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the flash
via Warner Bros.

‘The Flash’ costing $100 million more than first reported throws even more nightmare fuel onto the DCEU’s raging dumpster fire

Add another nine-figure amount onto the pile marked "losses."

It doesn’t matter which way you want to cut it; The Flash is one of the biggest box office bombs in the history of cinema, hardly a great return for a movie everyone was repeatedly told was one of the greatest comic book adaptations of all-time.

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The hyperbole would have been fine if it was even remotely justified, but in amongst the garish CGI and mediocre execution, it almost felt as though the joke was on us for buying it. Of course, the egg ended up all over Warner Bros.’ face instead when hardly anybody paid a ticket to see it on the big screen relative to the studio’s investment, something that even those manning the picket lines during the dual-pronged strikes have been quick to point out.

the flash
Photo via Warner Bros.

And yet, it turns out The Flash may have cost even more than the $200 million budget that was initially being floated. Like, a lot more. Buried in a story from The Hollywood Reporter on the hits and misses to have defined the summer season, it’s claimed that the Scarlet Speedster’s solo debut actually set WB back by $300 million, an entire third higher than initially believed.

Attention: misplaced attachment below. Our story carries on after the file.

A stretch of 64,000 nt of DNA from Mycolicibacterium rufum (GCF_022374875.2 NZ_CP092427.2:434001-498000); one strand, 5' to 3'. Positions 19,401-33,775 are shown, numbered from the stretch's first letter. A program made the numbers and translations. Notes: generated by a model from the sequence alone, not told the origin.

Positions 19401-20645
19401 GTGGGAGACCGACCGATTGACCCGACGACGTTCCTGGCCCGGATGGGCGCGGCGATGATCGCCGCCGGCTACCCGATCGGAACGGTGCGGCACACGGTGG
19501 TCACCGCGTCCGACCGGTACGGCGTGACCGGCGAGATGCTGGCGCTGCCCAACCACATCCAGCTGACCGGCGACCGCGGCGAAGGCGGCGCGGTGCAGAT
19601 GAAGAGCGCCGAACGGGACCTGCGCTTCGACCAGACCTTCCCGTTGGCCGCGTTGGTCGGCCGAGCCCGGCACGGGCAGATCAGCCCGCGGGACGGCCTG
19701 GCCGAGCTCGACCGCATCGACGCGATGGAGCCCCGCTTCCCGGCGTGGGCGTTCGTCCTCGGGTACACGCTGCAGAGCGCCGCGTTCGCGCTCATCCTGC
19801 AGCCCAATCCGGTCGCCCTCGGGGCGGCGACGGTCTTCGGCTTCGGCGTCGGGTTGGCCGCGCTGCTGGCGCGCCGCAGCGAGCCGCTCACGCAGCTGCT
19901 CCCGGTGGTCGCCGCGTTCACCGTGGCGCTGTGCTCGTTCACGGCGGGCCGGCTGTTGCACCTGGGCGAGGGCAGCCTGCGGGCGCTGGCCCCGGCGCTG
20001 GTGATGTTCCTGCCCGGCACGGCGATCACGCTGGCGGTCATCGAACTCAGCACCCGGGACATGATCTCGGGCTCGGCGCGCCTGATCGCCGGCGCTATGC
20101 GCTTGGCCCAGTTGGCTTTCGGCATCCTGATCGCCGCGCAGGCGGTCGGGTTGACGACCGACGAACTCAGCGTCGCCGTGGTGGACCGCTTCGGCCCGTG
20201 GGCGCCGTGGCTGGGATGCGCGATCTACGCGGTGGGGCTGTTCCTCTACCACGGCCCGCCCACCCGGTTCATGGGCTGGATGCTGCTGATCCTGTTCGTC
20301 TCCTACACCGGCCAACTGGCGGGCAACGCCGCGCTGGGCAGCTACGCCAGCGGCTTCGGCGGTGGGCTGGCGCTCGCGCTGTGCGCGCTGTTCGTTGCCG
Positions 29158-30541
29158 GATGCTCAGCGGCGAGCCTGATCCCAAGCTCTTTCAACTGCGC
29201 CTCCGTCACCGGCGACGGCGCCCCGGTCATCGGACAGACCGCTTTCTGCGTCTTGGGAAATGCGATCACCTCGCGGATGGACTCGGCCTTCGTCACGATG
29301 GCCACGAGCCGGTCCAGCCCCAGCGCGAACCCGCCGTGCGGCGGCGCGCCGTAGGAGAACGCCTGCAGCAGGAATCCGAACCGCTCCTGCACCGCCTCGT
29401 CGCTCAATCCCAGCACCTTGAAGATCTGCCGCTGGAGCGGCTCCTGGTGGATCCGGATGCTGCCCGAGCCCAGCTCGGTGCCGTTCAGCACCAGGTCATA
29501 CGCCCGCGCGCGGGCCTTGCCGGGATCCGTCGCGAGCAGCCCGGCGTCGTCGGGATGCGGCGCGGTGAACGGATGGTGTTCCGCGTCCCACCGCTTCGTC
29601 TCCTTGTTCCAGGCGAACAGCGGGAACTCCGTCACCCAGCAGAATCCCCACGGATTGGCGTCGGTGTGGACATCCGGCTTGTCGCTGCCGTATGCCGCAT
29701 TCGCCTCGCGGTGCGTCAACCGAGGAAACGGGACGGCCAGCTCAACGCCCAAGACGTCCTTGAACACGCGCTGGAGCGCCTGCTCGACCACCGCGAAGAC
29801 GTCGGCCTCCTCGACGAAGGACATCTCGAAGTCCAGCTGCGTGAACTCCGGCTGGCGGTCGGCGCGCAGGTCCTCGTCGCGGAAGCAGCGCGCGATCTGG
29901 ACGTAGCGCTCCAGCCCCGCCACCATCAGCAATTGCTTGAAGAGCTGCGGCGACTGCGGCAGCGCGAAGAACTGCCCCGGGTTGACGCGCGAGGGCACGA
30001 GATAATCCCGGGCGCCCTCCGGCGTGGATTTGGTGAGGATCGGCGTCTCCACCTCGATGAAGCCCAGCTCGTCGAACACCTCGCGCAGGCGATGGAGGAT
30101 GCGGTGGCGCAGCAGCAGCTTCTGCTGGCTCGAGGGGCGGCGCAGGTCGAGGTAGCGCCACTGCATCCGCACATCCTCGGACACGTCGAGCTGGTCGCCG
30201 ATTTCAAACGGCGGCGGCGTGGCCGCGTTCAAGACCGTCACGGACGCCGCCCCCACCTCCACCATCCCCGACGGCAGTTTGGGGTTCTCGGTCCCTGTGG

To be fair, it doesn’t sound far-fetched when you consider that a decade in development – during which period countless writers and director came and went – would have been slowly building up the expense, never mind the all-out marketing campaign that proved to be for nothing when the film couldn’t even come close to $300 million in worldwide ticket sales.

The Flash was already about as costly as Shazam! Fury of the Gods and Blue Beetle combined, and if that additional $100 million really is part of the bottom line, then DC’s dire year just got even worse.

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Scott Campbell
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